To reach the Order Book data, use the get_product_order_book Coinbase Pro API endpoint. Here’s an example of obtaining data for BTC-USD and arranging the bids and asks.

order_book = c.get_product_order_book('BTC-USD') 
order_book

Next step is creating the two data frames:

bids = pd.DataFrame(order_book['bids']) 
asks = pd.DataFrame(order_book['asks']) 
bids.head()

Now merging them and rename the columns to be more informative:

df = pd.merge(bids, asks, left_index=True, right_index=True) 
df = df.rename({"0_x":"Bid Price","1_x":"Bid Size", "2_x":"Bid Amount", 
"0_y":"Ask Price","1_y":"Ask Size", "2_y":"Ask Amount"}, axis='columns') 
df.head()

Trades Data

To obtain the Trades Data, use the get_product_trades endpoint. Don’t forget to enter the asset obtaining the data on; ETH-USD in this example.

trades = pd.DataFrame(requests.get('https://api.pro.coinbase.com/products/ETH-USD/trades').json()) 
trades.tail()

Not to get the Python library stuck, use the REST API.

How to use Coinbase Pro WebSocket API?

To access Coinbase Pro WebSockets use the WebscoketClient endpoint. Thanks to it, traders can easily stay updated on the interesting data.

import cbpro 
wsc = cbpro.WebsocketClient(url="wss://ws-feed.pro.coinbase.com", products="ADA-USD", 
channels=["ticker"])

To close the WebSocket, just use a simple command:

wsc.close()

The next command helps to collect the ticker price data up to a certain number of WebSocket messages and print them out:

import time, cbpro 
class myWebsocketClient(cbpro.WebsocketClient): 
def on_open(self): 
self.url = "wss://ws-feed.pro.coinbase.com/" 
self.products = ["ETH-USDT"] 
self.channels=["ticker"] 
self.message_count = 0 
def on_message(self, msg): 
self.message_count += 1 
if 'price' in msg and 'type' in msg: 
print ("Message type:", msg["type"], 
"\[email protected] {:.3f}".format(float(msg["price"]))) 
def on_close(self): 
print("Closing") 
wsClient = myWebsocketClient() 
wsClient.start() 
print(wsClient.url, wsClient.products, wsClient.channels) 
while (wsClient.message_count < 50): 
print ("\nmessage_count =", "{} \n".format(wsClient.message_count)) 
time.sleep(1) 
wsClient.close()

Executing Trades on Coinbase Pro API

With the python Coinbase API commands, it is quite simple to execute trades. Let’s have a look at two examples: executing a trade on ETH when BTC hits a certain price and executing an ETH trade when BTC moves 5% in the last 5 minutes.

How to Execute a Trade on ETH When BTC Hits a Certain Price?

Now let’s find out how to properly launch an order with specified requirements: begin a trade on ETH when BTC hits a certain price (e.g. $38500).

1. Set an order foundation;
2. Create a loop that will check whether the price level is hit or not;
3. Once the price is hit, a market order will be executed; 
4. Wait for a few seconds and check if the order has been really filled. 

After setting the logic, it’s time to import the relevant libraries and set up the APIs:

import cbpro 
import base64 
import json from time 
import sleep 
key = '' 
secret = '' 
passphrase = '' 
encoded = json.dumps(secret).encode() 
b64secret = base64.b64encode(encoded) 
auth_client = cbpro.AuthenticatedClient(key=key, b64secret=secret, passphrase=passphrase) 
c = cbpro.PublicClient()

As for the main trading logic, here’s an important notice to make the order safer. To do so, place a limit order by taking the current ETH-USD price and adding a few dollars on the top.

while True: 
try: 
ticker = c.get_product_ticker(product_id='BTC-USD') 
except Exception as e: 
print(f'Error obtaining ticker data: {e}') 
if float(ticker['price']) >= 38500.00: 
try: 
limit = c.get_product_ticker(product_id='ETH-USD') 
except Exception as e: 
print(f'Error obtaining ticker data: {e}') 
try: 
order=auth_client.place_limit_order(product_id='ETH-USDT', 
side='buy', 
price=float(limit['price'])+2, 
size='0.007') 
except Exception as e: 
print(f'Error placing order: {e}') 
sleep(2) 
try: 
check = order['id']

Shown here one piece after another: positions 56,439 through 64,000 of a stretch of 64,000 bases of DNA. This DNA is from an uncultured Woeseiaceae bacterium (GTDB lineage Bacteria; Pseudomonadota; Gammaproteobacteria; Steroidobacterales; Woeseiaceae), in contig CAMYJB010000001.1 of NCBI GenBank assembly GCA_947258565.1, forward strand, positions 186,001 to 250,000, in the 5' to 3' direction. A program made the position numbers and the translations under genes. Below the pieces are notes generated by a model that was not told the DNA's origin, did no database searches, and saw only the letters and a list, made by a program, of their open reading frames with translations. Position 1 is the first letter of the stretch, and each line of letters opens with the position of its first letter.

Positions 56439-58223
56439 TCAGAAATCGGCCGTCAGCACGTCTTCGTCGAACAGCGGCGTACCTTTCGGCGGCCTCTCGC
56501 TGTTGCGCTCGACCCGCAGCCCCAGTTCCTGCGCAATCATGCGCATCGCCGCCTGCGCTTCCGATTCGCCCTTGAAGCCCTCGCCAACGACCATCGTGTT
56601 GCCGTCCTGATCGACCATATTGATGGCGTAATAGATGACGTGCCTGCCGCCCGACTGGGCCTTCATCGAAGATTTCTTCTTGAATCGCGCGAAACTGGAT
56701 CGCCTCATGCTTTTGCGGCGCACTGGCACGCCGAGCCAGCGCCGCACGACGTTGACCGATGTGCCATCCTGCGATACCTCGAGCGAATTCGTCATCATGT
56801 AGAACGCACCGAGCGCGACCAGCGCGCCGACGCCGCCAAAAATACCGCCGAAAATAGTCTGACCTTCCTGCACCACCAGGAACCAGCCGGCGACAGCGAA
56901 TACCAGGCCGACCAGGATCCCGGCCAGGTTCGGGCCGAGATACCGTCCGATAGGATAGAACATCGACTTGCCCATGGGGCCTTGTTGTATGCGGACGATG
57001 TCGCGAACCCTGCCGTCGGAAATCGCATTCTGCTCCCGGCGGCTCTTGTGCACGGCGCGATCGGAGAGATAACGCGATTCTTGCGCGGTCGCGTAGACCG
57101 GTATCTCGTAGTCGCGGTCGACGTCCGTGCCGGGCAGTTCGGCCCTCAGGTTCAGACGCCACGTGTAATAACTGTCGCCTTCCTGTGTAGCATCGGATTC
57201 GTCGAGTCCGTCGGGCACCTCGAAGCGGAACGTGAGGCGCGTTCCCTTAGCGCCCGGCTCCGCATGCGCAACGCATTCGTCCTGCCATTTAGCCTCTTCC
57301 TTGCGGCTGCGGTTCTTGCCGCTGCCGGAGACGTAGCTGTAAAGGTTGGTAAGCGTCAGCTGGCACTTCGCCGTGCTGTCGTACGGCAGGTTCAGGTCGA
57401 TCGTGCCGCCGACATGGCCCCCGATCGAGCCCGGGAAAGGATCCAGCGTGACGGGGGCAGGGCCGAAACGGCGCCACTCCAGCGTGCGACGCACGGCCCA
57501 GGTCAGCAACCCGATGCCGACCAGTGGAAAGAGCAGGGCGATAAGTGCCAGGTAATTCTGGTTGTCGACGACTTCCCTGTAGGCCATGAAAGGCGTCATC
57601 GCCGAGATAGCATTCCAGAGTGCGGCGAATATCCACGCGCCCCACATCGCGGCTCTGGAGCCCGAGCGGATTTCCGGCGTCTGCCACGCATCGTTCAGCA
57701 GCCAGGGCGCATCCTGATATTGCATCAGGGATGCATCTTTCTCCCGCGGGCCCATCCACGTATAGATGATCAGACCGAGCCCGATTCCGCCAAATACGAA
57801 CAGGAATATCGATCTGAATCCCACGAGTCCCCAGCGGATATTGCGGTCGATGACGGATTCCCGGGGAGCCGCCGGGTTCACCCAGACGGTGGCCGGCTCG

check_order = auth_client.get_order(order_id=check) 
except Exception as e: 
print(f'Unable to check order. It might be rejected. {e}') 
if check_order['status'] == 'done': 
print('Order placed successfully') 
print(check_order) 
break 
else: 
print('Order was not matched') 
break 
else: 
print(f'The requirement is not reached. The ticker price is at {ticker["price"]}') 
sleep(10)

How to execute an ETH trade when BTC moves 5% in the last 5 minutes?

The task gets slightly complicated. The new loop will have to get the prices of the two cryptocurrencies and calculate the percentage change in between:

● If the percentage change is less than 5%, the program will be sleeping for 5 more minutes;

● If the percentage change is equal to or more than 5%, the trade will execute.

Wait for a few seconds after the accomplishment, and check on the trade again.

while True: 
try: 
ticker_old = c.get_product_ticker(product_id='BTC-USD') 
except Exception as e: 
print(f'Error obtaining ticker data: {e}') 
sleep(300) 
try: 
ticker_new = c.get_product_ticker(product_id='BTC-USD') 
except Exception as e: 
print(f'Error obtaining ticker data: {e}') 
percent = ((float(ticker_new['price']) - float(ticker_old['price']))*100)/float(ticker_old['price']) 
if percent >= 5: 
try: 
limit = c.get_product_ticker(product_id='ETH-USDT') 
except Exception as e: 
print(f'Error obtaining ticker data: {e}') 
try: 
order=auth_client.place_limit_order(product_id='ETH-USDT', 
side='buy', 
price=float(limit['price'])+2, 
size='0.007') 
except Exception as e: 
print(f'Error placing order: {e}') 
sleep(2) 
try: 
check = order['id'] 
check_order = auth_client.get_order(order_id=check) 
except Exception as e: 
print(f'Unable to check order. It might be rejected. {e}') 
if check_order['status'] == 'done': 
print('Order placed successfully') 
print(check_order) 
break 
else: 
print('Order was not matched') 
break 
else: 
print(f'The requirement is not reached. The percent change is at {percent}')

How to cancel orders with Coinbase Pro API?

It is very simple to cancel an order. Go to the cancel_order API endpoint and enter the order id as a parameter:

client.cancel_order(order_id = "ORDER-ID-HERE")

Conclusion

In this article, we took a closer look at Coinbase Pro API and gave a few python code examples. The full code may be found on the platform’s GitHub page.

The opinions and assessments expressed in the text are the views of the author of the article and may not represent the position of Cryptogeek. Do not forget that investing in cryptocurrencies and trading on the exchange is associated with risk. Before making decisions, be sure to do your own research on the market and the products you are interested in.